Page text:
Considerations for High-Magnification Tests
Posted by Micah Simonsen, Last modified by Micah Simonsen on 13 October 2016 01:04 PM
Considerations for High-Magnification Tests
Some of the most useful results in Digital Image Correlation come from high-magnification, small field of view tests. At the same time, these tests can be increasingly difficult, depending on the magnification. This article is an overview of some of the challenges and solutions in this kind of testing.
Defining "high magnification"
While there's no strict line, any test with magnifications of around 1:4 or 1:2 or greater can be considered high magnification. This ratio refers to the size of the sensor compared to the size of the field of view, so for a high-speed camera with a very large sensor, a 3-4" field of view could be high mag; for a camera with a 2/3" sensor, fields under 1-2" are high mag. The maximum magnification we will be covering here is around 1:1; higher magnifications will require a stereomicroscope.
Testing at high magnification creates a lot of minor issues which can come together to make this kind of test very frustrating. The limited depth of field may make it hard to even find your specimen, and a tiny bump of the cameras may require you to start over. Be patient! Just before starting the test, double check your focus and setup, and be prepared to start over if necessary.
Lens selection and setup
For small fields of view, we have to select a lens that focuses close enough to image the specimen, and that also physically allows a stereo rig. So, while some lower focal length lenses (i.e., 12mm or 17mm) may allow the magnification to image a 10mm object, this setup normally wouldn't permit two cameras to be in the right position. So, a longer lens will typically be chosen - often, in the 75mm or 100mm range.
Lenses referred to as "macro" typically allow close focus, and lenses are available which focus as close as 1:1. For other lenses, it may be necessary to use extension tubes to focus closer. These tubes are simple mechanical extenders that place the lens farther from the sensor, and can be threaded together to add more extension. At some point, the image will become vignetted (dark corners), so there's a limit to just how much we can extend a lens. Note that extension tubes don't change the focal length of the lens, only the close focus limit.
Once we have lenses on both cameras and a good stereo rig, we'll have to address focus and depth of field. At high magnification, you will find your depth of field very limited. For highly shaped objects like cylinders, it may be very difficult to get the whole specimen in focus. Stopping the lens down (higher F/numbers) will help, but very small apertures will cause a decrease in the sharpness of your image. For a typical lens and camera, F/numbers above around F/8 or F/11 will start to cause blur; at this point, you will have to make a compromise between depth of field and image quality. For flat objects, using a small stereo angle will make the specimen less oblique and alleviate the depth of field issue somewhat.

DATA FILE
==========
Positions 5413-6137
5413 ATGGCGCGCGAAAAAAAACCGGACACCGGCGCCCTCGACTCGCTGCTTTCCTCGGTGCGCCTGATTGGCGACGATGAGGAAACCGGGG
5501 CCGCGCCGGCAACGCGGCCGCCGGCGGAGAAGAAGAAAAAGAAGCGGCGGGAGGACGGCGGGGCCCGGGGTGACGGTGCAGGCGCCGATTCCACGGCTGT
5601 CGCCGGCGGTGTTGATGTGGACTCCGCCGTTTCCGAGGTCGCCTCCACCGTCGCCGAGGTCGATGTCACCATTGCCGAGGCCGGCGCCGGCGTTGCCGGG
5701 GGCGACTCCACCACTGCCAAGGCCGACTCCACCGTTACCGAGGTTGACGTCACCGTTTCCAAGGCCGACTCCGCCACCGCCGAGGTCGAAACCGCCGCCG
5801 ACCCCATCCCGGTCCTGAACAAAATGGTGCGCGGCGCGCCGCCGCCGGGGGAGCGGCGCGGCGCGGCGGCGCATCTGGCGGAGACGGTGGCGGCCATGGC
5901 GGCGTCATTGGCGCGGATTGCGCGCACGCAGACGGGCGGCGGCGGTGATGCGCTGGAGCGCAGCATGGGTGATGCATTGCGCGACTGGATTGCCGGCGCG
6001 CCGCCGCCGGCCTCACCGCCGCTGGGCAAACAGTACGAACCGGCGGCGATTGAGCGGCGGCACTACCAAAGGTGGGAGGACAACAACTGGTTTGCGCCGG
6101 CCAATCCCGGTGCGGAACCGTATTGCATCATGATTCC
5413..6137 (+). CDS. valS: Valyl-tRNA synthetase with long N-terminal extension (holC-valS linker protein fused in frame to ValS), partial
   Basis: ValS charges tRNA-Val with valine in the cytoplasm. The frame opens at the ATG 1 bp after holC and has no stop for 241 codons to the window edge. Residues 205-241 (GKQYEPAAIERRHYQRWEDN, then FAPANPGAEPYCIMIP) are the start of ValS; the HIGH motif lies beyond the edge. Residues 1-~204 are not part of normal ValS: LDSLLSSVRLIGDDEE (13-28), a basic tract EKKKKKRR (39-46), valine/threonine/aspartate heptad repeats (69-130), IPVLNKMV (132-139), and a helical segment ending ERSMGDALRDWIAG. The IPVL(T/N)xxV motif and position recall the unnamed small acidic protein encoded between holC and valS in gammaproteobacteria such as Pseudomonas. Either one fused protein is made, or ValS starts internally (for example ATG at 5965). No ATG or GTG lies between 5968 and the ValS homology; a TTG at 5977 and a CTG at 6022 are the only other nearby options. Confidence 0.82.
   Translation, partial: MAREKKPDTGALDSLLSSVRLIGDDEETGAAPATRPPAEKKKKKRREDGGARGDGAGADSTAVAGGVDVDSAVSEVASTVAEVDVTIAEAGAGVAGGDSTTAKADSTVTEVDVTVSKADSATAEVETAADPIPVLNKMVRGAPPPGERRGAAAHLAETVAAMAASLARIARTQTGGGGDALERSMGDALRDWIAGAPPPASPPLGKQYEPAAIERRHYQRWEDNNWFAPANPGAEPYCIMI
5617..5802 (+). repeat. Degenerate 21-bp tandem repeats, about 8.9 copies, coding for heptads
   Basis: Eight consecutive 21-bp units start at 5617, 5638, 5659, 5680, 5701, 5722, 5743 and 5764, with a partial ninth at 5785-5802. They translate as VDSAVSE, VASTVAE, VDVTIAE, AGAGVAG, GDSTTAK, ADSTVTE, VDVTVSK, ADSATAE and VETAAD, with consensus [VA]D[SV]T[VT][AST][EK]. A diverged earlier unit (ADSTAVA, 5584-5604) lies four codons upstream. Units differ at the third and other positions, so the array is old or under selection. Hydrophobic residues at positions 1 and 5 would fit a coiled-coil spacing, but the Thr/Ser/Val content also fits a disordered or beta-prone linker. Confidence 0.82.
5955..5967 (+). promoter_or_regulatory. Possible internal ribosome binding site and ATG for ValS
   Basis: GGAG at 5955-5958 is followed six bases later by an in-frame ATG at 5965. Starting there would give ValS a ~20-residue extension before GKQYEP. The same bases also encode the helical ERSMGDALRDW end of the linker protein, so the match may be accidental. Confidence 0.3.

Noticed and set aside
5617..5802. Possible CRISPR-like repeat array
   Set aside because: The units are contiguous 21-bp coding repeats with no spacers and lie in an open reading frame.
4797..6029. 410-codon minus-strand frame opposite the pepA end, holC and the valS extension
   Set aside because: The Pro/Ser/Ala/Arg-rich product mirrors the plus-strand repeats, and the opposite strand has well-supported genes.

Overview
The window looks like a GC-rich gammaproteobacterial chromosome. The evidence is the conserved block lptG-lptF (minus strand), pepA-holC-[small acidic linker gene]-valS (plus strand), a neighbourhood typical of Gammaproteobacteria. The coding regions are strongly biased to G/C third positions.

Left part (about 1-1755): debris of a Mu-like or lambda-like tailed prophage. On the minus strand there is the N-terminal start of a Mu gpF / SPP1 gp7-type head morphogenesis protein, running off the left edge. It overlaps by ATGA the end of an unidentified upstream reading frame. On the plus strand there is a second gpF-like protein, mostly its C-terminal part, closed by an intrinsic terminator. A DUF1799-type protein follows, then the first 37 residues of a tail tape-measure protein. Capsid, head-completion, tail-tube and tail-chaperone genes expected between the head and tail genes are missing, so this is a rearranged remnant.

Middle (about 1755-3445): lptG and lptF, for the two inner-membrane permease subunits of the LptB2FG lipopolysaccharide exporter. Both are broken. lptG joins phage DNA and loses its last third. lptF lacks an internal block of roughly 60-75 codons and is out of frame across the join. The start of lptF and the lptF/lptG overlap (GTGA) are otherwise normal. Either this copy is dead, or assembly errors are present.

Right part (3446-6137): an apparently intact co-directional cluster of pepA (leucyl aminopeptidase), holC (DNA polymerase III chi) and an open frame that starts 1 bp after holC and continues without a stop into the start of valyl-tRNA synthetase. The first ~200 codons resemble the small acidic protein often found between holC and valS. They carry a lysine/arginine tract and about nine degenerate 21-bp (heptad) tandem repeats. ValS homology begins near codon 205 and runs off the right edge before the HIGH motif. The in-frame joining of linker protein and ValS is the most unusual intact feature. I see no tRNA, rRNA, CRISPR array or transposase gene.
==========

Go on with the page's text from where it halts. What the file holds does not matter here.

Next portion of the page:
With the small field of view and the typically small apertures, you will need quite a bit of light for your test. Bright incandescents can be used, but spot LED lights or fiber-optic illuminators will give the best concentration of light without heating the specimen as much.
Note: before calibrating, be sure your rig is very snug, and that any cables are securely tied down. At these magnifications, jarring the rig or pulling on a cable can have a very big effect.
Obviously, a small grid will be required for calibration.
For this calibration, you will almost certainly have to move/remove your specimen. The limited depth of field will make it impossible to calibrate directly in front of the specimen, and with the glass grid, an even background must be present. If the specimen absolutely cannot be moved, you can rotate the entire rig - carefully - and calibrate next to the specimen. If you do this, rotate the rig very smoothly, and be especially sure that your cables are tied down.
Hand-holding the grid will be problematic here - motion blur can be a problem, and simply positioning the grid can be frustrating. If you have flat surface to brace the grid on, that will be a big help; better still will be to use a pan/tilt fixture or third-hand type rig
Because your depth of field is so limited, it will be difficult to get appreciable tilt angles. Still, it's important to tilt the grid as much as possible out-of-plane; be aggressive and take images even when the edges of the grid are defocused. This won't hurt your score although the image may not be usable.
If the tilts are still not sufficient, the result will be very poor estimates for the Center (X) and Center (Y) values. In this case, you can either try calibrating again, or as a last resort, use the High magnification option in the calibration dialog. This will force the values to the geometric center of the sensor - i.e., on a 2448x2048 sensor, the values will be forced to 1224,1024. This isn't quite as good as getting a good true center estimate, but it's much better than having a poor estimate.
Before testing, be sure to take a static image and run a shape analysis! This will be the time to find out if there are any problems with your focus or if your calibration has been disturbed.
Once you have a good calibration, testing will be comparatively straightforward.